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........ and in one interesting consequence of this is that the Moon is gradually drifting further and further away from the Earth at a rate of just under 4 centimeters per year.
Though I knew this was happening, it only just now occurred to me that the drift must be accelerating, even if only at the tiniest rate.
 
  • #20
sophiecentaur
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Though I knew this was happening, it only just now occurred to me that the drift must be accelerating, even if only at the tiniest rate.
What would be the reasoning behind that assertion? Are you referring to the 1/r potential?
 
  • #21
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What would be the reasoning behind that assertion? Are you referring to the 1/r potential?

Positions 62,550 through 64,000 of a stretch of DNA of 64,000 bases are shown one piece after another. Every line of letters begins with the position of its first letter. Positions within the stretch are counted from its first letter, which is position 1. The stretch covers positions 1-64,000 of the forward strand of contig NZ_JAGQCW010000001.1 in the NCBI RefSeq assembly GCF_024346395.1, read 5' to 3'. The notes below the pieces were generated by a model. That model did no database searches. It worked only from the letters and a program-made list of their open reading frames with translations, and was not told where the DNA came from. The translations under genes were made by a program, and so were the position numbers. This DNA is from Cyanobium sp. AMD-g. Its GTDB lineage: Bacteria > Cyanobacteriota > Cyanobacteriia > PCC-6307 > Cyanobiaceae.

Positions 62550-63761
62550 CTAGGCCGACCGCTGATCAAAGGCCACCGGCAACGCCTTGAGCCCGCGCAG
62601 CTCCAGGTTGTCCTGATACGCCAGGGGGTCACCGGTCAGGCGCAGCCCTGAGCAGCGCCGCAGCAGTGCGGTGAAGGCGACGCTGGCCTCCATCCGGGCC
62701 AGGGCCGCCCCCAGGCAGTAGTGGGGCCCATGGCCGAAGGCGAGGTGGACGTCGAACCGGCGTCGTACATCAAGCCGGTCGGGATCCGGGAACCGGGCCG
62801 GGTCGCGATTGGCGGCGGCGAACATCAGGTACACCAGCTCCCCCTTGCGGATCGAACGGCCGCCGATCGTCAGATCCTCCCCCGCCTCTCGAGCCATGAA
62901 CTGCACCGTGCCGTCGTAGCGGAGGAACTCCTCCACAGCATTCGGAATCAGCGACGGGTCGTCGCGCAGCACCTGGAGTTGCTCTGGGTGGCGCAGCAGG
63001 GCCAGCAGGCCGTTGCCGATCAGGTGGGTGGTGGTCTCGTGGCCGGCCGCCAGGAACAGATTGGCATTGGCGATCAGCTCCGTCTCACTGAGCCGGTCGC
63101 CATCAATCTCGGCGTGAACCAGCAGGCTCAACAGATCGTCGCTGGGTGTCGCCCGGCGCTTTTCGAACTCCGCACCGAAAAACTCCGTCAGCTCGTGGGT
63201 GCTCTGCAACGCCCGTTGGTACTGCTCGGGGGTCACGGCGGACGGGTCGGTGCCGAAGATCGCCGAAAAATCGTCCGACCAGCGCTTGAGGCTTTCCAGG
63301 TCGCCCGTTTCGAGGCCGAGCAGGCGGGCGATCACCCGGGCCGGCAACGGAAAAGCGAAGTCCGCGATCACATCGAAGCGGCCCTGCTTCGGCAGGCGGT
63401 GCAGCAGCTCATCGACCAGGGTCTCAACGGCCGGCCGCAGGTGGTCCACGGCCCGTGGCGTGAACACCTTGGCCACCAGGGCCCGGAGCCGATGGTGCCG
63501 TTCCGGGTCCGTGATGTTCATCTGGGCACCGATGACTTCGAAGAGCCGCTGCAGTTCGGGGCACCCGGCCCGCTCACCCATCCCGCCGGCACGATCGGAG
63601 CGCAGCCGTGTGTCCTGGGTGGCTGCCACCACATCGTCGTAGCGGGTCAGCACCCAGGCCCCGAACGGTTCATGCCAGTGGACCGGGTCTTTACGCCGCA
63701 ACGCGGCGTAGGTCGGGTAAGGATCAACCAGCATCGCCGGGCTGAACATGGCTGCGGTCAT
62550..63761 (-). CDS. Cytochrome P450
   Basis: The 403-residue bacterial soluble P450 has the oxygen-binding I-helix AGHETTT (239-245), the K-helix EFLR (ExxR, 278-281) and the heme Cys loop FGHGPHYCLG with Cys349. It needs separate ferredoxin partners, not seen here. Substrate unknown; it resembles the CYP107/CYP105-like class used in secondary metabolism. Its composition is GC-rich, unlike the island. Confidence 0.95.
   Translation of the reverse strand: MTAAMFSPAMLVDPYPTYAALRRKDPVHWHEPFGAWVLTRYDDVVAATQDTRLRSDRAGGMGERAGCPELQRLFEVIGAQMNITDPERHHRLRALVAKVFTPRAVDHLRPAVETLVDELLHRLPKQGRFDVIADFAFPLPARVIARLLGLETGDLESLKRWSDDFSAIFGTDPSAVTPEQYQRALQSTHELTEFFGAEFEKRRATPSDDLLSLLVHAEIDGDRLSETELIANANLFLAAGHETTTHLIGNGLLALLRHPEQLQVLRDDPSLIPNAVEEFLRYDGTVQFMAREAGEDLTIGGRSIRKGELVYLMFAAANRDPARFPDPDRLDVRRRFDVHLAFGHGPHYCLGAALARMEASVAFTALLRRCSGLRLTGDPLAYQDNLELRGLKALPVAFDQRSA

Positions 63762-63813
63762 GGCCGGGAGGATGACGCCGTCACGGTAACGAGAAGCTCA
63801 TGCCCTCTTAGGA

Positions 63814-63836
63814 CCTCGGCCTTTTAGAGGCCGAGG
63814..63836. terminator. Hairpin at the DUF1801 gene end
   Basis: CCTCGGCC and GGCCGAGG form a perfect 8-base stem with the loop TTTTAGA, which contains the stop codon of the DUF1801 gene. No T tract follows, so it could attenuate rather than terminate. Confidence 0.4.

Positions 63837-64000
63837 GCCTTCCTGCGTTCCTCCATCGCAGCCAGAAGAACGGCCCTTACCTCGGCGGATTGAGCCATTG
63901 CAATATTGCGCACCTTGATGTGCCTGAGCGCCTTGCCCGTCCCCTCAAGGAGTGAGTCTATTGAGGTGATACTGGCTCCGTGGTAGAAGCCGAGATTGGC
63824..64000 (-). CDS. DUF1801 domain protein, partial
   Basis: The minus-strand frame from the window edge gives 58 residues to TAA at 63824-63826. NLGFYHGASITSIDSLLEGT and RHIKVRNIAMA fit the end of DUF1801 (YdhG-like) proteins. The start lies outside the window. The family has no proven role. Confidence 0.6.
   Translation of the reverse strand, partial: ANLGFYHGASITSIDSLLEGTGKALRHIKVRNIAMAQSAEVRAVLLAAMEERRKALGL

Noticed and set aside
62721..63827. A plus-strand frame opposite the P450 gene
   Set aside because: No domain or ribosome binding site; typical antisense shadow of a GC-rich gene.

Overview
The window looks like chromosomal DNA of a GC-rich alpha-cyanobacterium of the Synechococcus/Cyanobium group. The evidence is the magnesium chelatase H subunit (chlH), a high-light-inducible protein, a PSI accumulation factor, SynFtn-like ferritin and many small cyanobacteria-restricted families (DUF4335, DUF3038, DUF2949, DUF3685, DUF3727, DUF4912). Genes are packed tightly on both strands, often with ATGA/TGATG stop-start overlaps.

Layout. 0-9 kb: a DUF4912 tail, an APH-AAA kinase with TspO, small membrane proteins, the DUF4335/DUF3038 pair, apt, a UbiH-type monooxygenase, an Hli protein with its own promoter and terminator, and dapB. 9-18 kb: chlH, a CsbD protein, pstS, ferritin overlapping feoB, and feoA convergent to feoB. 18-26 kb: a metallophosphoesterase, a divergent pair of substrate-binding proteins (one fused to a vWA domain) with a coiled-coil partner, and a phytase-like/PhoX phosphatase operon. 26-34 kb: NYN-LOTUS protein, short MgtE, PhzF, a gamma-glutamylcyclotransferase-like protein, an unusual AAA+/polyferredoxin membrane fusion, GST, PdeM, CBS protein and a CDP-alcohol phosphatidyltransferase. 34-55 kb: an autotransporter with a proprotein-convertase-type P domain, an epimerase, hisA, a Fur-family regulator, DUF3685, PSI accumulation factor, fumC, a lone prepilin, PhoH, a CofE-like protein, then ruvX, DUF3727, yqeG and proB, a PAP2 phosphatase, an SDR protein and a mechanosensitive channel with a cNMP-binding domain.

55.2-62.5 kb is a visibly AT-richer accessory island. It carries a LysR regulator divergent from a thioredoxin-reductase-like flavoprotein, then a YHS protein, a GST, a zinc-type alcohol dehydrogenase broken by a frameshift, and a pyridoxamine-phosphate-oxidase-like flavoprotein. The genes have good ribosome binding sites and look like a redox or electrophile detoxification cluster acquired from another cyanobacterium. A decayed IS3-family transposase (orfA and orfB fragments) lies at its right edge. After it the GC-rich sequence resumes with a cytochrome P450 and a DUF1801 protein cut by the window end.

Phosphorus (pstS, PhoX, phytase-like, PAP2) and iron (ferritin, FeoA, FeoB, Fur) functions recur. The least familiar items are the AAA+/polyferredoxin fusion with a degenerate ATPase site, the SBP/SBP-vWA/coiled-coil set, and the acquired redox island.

Excuse my ignorance, I may know it as something else, but what is the 1/r potential?

As for my reasoning: At some point, perhaps when the moon breaks free, it will depart from us at a much faster rate. Unless the drift remains at a constant speed until it does break free, then it must be accelerating away from us even now, if only at a tiny rate of acceleration.
 
  • #22
sophiecentaur
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Gravitational potential follows a 1/r law(?).
Why do you suggest that the Moon can "break free"? That is not what is happening at all.
 
  • #23
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What?

The Earth is slowing its rotation and will eventually be tidally locked with the Moon.